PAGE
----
After nearly a decade of planning and construction, the National Museum of Qatar (NMoQ) situated in Doha’s corniche, which tells the story of Qatar and its people from earliest times to today, was inaugurated on Wednesday.
The journey is narrated through eight art films by Doha Film Institute and noted filmmakers, including Mira Nair, multimedia display, accompanied by exhibits that includes archaeological and heritage objects, jewellery, manuscripts and other documents. Braille and tactile display have also been provided for the exhibits.
Qatar comes alive
The NMoQ, which was inaugurated by the Amir, Sheikh Tamim bin Hamad Al Thani, will be thrown open to visitors on Thursday.
The NMoQ is organised in three chapters — Beginnings, Life in Qatar and the Modern History of Qatar — presented in 11 interlinked galleries. Passing through the winding 1.5 km walkway that showcases galleries, visitors get to learn more about the formation of the Qatar peninsula and its natural habitat, the heritage of life in Al Barr (the desert) and on the coast, the political development of modern Qatar, the discovery of oil, and Qatar’s multifaceted relationships today with the larger world.
“A future must grow out of an understood and integrated past. As we move forward we are focussing strongly on culture in diverse forms. We are delving into Arab heritage while also exploring the arts as they are evolving today, both within Qatar and far beyond,” said Sheikha Al Mayassa bint Hamad bin Khalifa Al Thani, Chairperson of Qatar Museums
Sheikha Amna bint Abdulaziz bin Jassim Al Thani, director, NMoQ, said, “The Qatar museums and the National Museums’ team wanted to create a living experience for the people — a museum with a heart.” The team organised meetings to take inputs from Qataris on the history and materials they had to offer.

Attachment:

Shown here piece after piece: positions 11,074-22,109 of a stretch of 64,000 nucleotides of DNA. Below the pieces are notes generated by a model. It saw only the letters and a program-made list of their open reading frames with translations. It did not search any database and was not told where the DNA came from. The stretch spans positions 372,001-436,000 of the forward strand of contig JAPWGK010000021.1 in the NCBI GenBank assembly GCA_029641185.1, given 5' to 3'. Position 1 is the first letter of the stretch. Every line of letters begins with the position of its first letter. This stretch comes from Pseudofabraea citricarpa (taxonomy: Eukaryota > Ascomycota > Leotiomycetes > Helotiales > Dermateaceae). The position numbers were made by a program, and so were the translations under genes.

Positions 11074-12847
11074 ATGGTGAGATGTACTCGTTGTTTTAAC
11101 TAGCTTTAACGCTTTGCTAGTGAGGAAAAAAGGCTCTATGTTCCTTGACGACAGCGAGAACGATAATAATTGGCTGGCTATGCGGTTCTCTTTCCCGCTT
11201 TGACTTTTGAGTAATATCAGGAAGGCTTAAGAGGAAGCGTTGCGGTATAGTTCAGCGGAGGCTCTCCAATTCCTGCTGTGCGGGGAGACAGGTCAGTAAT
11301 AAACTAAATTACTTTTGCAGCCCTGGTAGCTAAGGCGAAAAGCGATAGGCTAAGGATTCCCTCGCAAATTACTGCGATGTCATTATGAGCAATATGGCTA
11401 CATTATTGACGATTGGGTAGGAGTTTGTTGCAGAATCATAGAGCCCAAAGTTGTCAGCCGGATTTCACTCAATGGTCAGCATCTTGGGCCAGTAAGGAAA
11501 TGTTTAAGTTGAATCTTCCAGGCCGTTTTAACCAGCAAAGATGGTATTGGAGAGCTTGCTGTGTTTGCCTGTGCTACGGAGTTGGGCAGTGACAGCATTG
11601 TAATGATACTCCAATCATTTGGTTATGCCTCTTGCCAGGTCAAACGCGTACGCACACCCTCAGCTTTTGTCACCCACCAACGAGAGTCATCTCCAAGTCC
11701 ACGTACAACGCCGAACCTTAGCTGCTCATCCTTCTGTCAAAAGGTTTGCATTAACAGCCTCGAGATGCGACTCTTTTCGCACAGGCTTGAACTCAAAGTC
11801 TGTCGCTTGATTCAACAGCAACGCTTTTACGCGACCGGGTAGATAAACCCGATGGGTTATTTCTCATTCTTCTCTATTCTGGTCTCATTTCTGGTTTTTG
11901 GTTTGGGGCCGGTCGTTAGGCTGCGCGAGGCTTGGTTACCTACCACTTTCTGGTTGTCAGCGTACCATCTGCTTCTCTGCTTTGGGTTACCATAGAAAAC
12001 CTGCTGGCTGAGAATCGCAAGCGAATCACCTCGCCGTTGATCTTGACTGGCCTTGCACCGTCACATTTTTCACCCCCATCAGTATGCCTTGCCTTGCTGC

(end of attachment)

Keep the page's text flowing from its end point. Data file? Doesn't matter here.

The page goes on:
The centrepiece of the 52,000-square-meter NMoQ is the restored historic palace of Sheikh Abdullah bin Jassim Al Thani, son of the founder of modern Qatar. A building that was once the home of the Royal Family and the seat of government.
The museum is designed like a desert rose, which evokes the culture and climate of Qatar. “To imagine a desert rose as a basis for design was a very advanced idea. To construct a building with curved disks, intersections, and cantilevered angleswe had to meet enormous technical challenges,” said Jean Nouvel, the architect.
Filmmaker Mira Nair said that she was asked to choose a chapter of nation’s history and to make a film.
“I chose pearl diving, which was the economy before oil was discovered in this region. I wrote the film with Annmarie Jacir, a Palestinian director. We called in Nafas — which means breath in Arabic. We shot the film for six weeks and all of them are real people,” she told The Hindu.
(The author is in Doha on the invitation of the NMoQ)